Wednesday, July 30, 2008

Sex and the City and the Feminist

I have to admit, I was pretty excited when Sex and the City first premiered on TBS. It was smart, funny, engaging, honest, and finally voiced women's sexual and dating concerns in a realistic way. At the time I was also a budding feminist, and felt that somehow, there was something about the show that made life a little bit better for women.

After I grew up and got My Women's Studies Degree, I realized that Sex and the City isn't exactly a beacon of hope for the feminist movement. It plays upon viewers' lingering racism and consumerism, and definitely isn't very radical or anything. However, I'm not one to complain about something just because it hasn't yet achieved perfection, and in general, I think that Sex and the City is really great for women.

One thing that always got me about Sex and the City was the surprising vehemence with which my male friends always proclaimed its inviability. Not only do men not like the show, they "hate" it. They think it's "stupid, "meaningless," worthy of a condescending chuckle and an eye roll. This reaction became even more pronounced when the Sex and the City movie approached its May 2008 release date. I was surprised to find most of the reviews downplaying its significance, and casting it aside as a piece of theatrical filth.

After reading the early reviews of the movie, I entered the movie theater with trepidation on opening night, expecting to see the hollow shell of the show I once loved. However, I was pleasantly surprised to discover that the movie was actually pretty good. It was just as relevant, engaging, and hilarious as the television show - even more so, in my opinion.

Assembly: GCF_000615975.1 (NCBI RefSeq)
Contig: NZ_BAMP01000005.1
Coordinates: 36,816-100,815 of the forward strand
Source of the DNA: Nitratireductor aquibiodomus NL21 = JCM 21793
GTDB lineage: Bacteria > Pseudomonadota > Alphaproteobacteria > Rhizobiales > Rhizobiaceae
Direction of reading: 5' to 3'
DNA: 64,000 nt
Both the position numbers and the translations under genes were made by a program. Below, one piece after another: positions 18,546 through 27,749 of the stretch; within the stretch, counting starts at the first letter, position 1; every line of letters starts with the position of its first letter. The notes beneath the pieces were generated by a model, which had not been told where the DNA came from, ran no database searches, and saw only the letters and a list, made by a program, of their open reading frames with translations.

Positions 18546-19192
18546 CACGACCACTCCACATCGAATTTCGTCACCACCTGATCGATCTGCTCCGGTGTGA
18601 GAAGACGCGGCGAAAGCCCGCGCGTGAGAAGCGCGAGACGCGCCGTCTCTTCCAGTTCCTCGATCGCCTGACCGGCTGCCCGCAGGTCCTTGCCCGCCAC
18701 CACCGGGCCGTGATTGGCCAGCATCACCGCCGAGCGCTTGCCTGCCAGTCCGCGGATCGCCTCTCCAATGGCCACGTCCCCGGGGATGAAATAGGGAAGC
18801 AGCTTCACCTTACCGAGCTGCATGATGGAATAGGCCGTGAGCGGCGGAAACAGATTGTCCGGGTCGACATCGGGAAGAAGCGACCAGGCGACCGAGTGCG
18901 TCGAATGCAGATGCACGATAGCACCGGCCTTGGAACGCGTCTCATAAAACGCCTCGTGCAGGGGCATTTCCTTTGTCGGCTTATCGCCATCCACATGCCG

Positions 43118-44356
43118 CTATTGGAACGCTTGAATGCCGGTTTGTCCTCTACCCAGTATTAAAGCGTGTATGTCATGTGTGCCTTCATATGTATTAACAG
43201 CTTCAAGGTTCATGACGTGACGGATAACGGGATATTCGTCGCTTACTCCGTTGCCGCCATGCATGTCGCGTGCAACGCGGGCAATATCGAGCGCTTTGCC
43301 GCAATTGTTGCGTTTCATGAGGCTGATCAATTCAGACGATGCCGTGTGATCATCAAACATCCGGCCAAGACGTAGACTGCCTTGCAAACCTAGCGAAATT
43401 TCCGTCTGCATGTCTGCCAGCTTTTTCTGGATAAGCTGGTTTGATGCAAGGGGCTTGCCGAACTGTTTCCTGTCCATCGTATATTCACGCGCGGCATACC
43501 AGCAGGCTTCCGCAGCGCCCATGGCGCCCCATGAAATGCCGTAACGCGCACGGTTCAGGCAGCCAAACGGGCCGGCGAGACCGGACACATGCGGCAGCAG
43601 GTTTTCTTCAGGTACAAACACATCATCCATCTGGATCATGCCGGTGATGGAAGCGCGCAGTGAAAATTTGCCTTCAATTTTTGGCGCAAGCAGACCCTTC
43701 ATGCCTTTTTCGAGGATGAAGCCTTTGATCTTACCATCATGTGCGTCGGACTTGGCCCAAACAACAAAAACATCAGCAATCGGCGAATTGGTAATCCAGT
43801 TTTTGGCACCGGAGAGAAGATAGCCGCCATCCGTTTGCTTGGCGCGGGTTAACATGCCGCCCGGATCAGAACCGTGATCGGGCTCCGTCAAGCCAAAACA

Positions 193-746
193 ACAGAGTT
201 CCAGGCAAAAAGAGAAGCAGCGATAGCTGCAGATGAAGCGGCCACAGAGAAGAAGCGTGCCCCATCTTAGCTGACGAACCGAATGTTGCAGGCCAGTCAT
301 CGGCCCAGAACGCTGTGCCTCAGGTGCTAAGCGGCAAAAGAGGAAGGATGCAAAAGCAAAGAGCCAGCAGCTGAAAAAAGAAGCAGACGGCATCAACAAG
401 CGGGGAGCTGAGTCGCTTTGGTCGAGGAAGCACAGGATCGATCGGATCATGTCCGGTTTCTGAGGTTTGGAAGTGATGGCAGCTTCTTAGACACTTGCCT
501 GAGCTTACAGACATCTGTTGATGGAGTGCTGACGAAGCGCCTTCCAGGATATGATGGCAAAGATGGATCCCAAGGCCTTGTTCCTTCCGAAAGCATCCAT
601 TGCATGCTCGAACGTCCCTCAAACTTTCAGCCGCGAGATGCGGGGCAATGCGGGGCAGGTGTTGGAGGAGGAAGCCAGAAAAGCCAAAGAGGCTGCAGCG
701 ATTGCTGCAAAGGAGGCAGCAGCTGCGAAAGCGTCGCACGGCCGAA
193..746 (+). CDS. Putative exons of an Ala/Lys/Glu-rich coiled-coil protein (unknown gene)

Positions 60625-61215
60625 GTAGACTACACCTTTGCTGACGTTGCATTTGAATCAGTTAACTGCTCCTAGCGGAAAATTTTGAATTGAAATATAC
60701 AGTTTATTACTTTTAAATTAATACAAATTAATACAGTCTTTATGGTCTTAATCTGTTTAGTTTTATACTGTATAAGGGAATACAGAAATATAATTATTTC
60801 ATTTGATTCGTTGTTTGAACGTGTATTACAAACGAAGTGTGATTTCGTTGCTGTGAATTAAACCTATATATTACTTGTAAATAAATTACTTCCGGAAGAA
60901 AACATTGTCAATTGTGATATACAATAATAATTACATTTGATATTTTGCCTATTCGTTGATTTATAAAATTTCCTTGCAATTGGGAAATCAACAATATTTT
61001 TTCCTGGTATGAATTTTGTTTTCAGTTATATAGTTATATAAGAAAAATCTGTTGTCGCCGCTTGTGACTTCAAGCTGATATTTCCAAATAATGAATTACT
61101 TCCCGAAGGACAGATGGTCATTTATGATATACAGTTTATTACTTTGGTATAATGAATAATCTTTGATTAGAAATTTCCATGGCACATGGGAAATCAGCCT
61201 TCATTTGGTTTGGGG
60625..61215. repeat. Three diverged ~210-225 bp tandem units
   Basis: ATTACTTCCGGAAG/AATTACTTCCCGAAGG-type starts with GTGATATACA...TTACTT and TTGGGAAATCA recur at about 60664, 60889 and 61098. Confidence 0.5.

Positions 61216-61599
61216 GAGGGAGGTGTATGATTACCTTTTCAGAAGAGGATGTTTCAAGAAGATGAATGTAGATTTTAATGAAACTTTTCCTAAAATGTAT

Which brings me to my point. I usually hate most movies, especially ones targeted at women, because they are so infantile and insulting. The Sex and the City movie is no great work, but it isn't just a shallow, vapid concoction either. In my opinion, society's rejection of Sex and the City is a rejection of womanhood itself. When I'm arguing with someone about whether the show is good or not, I'm not really talking about the show, and neither are they. I'm talking about women's right to gather with their friends, respond emotionally to breakups, articulate their thoughts by writing, and have those things depicted on a television show without it being brushed aside as petty and meaningless.

Sure, Sex and the City can be annoying and counter-productive, but so can most male-gendered programs. No one complains about blatant consumerism when it's celebrated in the latest Bond film, but Heaven forbid that the Sex and the City feature one scene where Carrie discusses buying shoes. You don't have to like Sex and the City, but why would you hate it? Hating something insinuates that you not only dislike something, but that you also feel strongly enough about it to officially take a public stand against it. Why do people always seem to hate Sex and the City, but just dislike anything gendered male?

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